BLOSSBURG — A police officer here believes he is unable to return to work because he sought treatment for mental health issues.

Robert Scott, 37, said he has not worked since October 2020 after he took vacation and stayed off work to work through personal and mental issues.

He communicated with his superior, Police Chief Josh McCurdy, and was put on administrative leave while he worked through issues with the help of counselors, family, friends and his doctor.

On April 14, Scott attended the Blossburg council meeting to request answers to why, despite having six medical clearances from three different physicians, he has remained on administrative leave since Nov. 25, 2020.

On that day, said Scott, he was told that he was a “liability” and urged to resign. The alternative was to take a psychological exam which, if he failed, would result in his termination and loss of police certification.

Scott decided to take the evaluation, and met with the physician on Jan. 20. He provided a copy of the medical release to the borough, said Scott, and was told he could not return to work until the police committee reviewed it at the Feb. 10 meeting.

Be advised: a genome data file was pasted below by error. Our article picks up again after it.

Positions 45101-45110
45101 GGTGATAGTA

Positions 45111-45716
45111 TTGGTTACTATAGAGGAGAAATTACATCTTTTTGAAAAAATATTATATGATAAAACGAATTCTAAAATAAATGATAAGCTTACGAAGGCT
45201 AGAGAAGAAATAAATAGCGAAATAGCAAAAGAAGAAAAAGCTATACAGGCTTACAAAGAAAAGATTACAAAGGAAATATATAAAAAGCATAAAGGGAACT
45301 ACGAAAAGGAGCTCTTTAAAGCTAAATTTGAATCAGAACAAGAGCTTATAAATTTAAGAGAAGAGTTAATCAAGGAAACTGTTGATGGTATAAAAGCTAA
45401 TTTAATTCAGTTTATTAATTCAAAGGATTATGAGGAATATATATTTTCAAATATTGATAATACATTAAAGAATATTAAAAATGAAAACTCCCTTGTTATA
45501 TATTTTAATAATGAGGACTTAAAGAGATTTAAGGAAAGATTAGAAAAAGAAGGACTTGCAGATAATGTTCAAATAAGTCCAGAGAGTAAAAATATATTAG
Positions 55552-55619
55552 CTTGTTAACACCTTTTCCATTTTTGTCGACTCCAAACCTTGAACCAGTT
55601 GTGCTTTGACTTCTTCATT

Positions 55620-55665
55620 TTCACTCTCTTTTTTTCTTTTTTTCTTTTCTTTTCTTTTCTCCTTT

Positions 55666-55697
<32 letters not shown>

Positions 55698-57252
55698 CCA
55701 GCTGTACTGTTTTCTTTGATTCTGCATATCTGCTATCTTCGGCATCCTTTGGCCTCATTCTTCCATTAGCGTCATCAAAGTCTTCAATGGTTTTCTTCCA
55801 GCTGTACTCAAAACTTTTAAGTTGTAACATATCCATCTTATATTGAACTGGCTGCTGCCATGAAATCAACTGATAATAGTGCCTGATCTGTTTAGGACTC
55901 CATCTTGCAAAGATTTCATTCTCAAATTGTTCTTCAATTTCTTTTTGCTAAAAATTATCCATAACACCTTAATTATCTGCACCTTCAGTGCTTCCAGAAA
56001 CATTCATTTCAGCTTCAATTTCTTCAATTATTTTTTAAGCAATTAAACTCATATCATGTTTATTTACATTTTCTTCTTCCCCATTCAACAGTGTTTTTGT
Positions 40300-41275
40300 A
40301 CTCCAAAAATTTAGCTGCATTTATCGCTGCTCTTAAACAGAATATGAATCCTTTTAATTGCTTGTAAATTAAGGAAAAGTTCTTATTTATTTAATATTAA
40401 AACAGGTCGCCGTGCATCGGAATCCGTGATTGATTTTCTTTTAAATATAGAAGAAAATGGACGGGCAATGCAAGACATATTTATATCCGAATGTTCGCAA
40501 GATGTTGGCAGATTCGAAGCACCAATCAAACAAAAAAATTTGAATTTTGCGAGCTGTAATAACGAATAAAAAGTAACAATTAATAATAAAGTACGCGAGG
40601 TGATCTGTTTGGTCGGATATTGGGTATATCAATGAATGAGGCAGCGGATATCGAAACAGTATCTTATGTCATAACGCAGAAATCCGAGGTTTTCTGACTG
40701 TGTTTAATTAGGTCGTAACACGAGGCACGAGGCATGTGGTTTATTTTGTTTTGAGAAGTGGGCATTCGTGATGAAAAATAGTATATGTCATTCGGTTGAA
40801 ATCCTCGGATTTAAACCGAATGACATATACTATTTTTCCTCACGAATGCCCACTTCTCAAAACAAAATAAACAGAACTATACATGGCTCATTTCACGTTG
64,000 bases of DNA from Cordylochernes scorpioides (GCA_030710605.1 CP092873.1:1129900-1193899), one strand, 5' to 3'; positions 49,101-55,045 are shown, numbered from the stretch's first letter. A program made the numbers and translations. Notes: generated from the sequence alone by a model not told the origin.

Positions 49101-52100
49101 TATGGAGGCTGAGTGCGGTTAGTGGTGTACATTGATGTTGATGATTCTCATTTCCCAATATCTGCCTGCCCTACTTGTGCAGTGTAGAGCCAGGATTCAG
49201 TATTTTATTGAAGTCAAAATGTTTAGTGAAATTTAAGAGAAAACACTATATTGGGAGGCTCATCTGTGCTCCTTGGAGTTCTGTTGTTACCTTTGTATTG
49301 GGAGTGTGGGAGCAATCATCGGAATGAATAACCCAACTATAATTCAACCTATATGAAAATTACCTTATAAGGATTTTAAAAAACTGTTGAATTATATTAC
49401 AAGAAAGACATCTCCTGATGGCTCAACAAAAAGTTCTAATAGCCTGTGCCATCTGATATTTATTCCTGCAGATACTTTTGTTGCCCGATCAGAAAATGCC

He received a second medical release from the same doctor before that meeting, when he was advised to speak with the borough solicitor, Patrick Barrett.

Scott said he attended another police committee meeting on March 10, during which he provided two additional medical release letters.

Scott said he was asked to meet with the solicitor before last week’s meeting. He said he discovered upon arriving that it was a termination hearing.

During his allotted time, Scott read from a prepared statement. He contends that his administrative leave has cost the borough more than $20,000 in salary and benefits while giving Blossburg fewer patrols and arrests.

The borough lost about 640 hours of police coverage from his absence and, between Oct. 1, 2020 and Feb. 28, the police department issued six traffic citations and made no arrests, said Scott in a written statement provided to this paper.

“That either means after I left Blossburg borough became one of the safest communities or one of the most underserved with police protection,” Scott said in an interview after the meeting.

After three minutes of speaking, Scott sat down.

No council member or borough official spoke at the meeting nor offered comment when contacted.

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